UNC-Chapel Hill fraternity sued in fatal wrong-way I-85 crash
Posted April 12
Hillsborough, N.C. — A fraternity at the University of North Carolina at Chapel Hill and more than a dozen students have been added as defendants in civil lawsuits over a fatal wrong-way crash on Interstate 85 almost two years ago.
Chandler Michael Kania was headed north in the southbound lanes of I-85 near the Interstate 40 split in Orange County on July 19, 2015, when his Jeep Wrangler collided head on with a Suzuki sedan. Felecia Harris, 49, her friend Darlene McGee, 46, both of Charlotte, and Harris' granddaughter, Jahnice Beard, 6, of Brooklyn, N.Y., were killed. Harris' daughter, Jahnia King, 9, survived the crash but was seriously injured.
Kania was convicted in October of involuntary manslaughter and pleaded guilty to three counts of felony death by motor vehicle and one count each of felony serious injury by motor vehicle, driving while impaired, driving the wrong way on an interstate, driving after consuming alcohol as a minor, possession of alcohol by a minor and having an open container of alcohol in a vehicle. He was sentenced to up to 16 years in prison on the charges.
Weeks after the crash, relatives of Harris, McGee, Beard and King sued Kania, his parents and two Chapel Hill bars, La Residence and He's Not Here, that served Kania alcohol in the hours before the crash – he was an underage college student at the time – alleging that Kania's actions amounted to willful misconduct and that the parents and the bars were negligent in allowing him to get drunk and then drive.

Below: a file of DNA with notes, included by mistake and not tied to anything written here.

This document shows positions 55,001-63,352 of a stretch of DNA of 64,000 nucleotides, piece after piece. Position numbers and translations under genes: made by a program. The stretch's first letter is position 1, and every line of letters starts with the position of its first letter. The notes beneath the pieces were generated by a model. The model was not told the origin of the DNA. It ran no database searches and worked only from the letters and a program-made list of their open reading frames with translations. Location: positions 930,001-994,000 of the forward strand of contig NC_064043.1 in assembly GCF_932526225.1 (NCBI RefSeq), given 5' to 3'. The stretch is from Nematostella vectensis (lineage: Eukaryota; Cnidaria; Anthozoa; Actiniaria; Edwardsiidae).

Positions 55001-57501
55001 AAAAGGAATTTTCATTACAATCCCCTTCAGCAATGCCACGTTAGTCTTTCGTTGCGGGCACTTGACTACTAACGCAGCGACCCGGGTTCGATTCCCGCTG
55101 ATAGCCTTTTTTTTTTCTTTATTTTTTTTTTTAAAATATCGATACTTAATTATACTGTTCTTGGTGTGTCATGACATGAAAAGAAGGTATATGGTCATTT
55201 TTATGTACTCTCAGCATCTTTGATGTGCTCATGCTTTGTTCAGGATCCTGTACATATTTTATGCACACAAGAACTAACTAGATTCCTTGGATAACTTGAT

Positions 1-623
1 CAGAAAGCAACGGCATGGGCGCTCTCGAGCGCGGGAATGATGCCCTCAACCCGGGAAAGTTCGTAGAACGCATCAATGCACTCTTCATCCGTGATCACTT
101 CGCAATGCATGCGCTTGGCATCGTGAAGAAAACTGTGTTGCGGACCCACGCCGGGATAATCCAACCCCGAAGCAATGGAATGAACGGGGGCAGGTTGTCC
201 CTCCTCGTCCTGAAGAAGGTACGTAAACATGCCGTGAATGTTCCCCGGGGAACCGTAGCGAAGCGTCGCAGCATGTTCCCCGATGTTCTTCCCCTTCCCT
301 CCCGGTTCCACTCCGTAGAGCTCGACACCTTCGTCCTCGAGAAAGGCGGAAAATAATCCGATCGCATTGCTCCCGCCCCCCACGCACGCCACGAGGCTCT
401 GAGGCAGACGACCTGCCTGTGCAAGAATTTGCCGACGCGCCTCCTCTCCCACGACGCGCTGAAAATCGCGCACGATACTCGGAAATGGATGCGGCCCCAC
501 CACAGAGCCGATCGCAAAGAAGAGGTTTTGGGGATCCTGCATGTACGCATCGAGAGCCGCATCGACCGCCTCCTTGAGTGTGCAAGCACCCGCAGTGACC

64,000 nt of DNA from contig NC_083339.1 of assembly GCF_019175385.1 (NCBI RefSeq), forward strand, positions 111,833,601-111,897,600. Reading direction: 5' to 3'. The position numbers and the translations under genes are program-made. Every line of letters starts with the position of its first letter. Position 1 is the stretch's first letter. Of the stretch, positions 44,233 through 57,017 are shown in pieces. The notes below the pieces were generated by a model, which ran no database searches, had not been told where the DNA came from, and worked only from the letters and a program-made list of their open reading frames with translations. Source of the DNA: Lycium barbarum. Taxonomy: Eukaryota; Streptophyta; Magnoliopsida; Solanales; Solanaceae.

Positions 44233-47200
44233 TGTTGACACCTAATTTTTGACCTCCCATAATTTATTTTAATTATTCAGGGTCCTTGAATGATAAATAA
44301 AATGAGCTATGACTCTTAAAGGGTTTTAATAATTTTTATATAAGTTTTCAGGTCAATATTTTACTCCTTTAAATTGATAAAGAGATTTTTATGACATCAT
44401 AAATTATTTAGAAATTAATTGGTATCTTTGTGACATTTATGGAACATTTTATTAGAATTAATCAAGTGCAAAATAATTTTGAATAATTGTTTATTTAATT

Now, the relatives have added the Sigma Phi Epsilon chapter at UNC-Chapel Hill, the fraternity's alumni board and 13 students to their lawsuits, alleging they also contributed to Kania's intoxicated state before the crash.
"This senseless tragedy was the result of the acts of many people coming together to help an underage person use drugs and alcohol," attorney David Kirby, who represents McGee's estate, said in a statement. "We need to send a strong message that we can’t turn a blind eye to this sort of behavior. The consequences for our community are too severe."
During Kania's trial, witnesses said he drank throughout the day on the day before the crash, including at the fraternity house and at the apartment of two female students, before heading out to the bars. He also smoked marijuana at the fraternity house that evening, according to testimony.
Sigma Phi Epsilon "had a history of allowing and encouraging underage drinking and drug use at the Delta Chapter fraternity house," the lawsuits state. The fraternity also "had a pattern and practice and fraternity tradition of routinely providing false identifications to underage members of the fraternity so that they could illegally purchase and consume alcohol," according to the lawsuits.
Kania used the ID of one of his fraternity brothers to get into the two bars the night before the crash, according to trial testimony.
The alumni board owns the fraternity house and "had a duty to ensure that the house was not used as a haven for underage drinking ... [and] illegal drug use," the lawsuits state. The board, however, "knew or should have known" such activities routinely occurred in the house, according to the lawsuits.
Sigma Phi Epsilon officials didn't respond to requests for comment.
Eleven of the students who have been added to the lawsuits are members of Sigma Phi Epsilon who provided Kania with alcohol, drank with him or didn't try to stop him from drinking or smoking marijuana that night. The other two are the female students who hosted a "pre-game" drinking party before the group headed out to the bars.
Kania's parents and He's Not Here settled their lawsuits earlier this year, but a judge has sealed details of the settlements pending a trial next year against Kania, La Residence and the new defendants.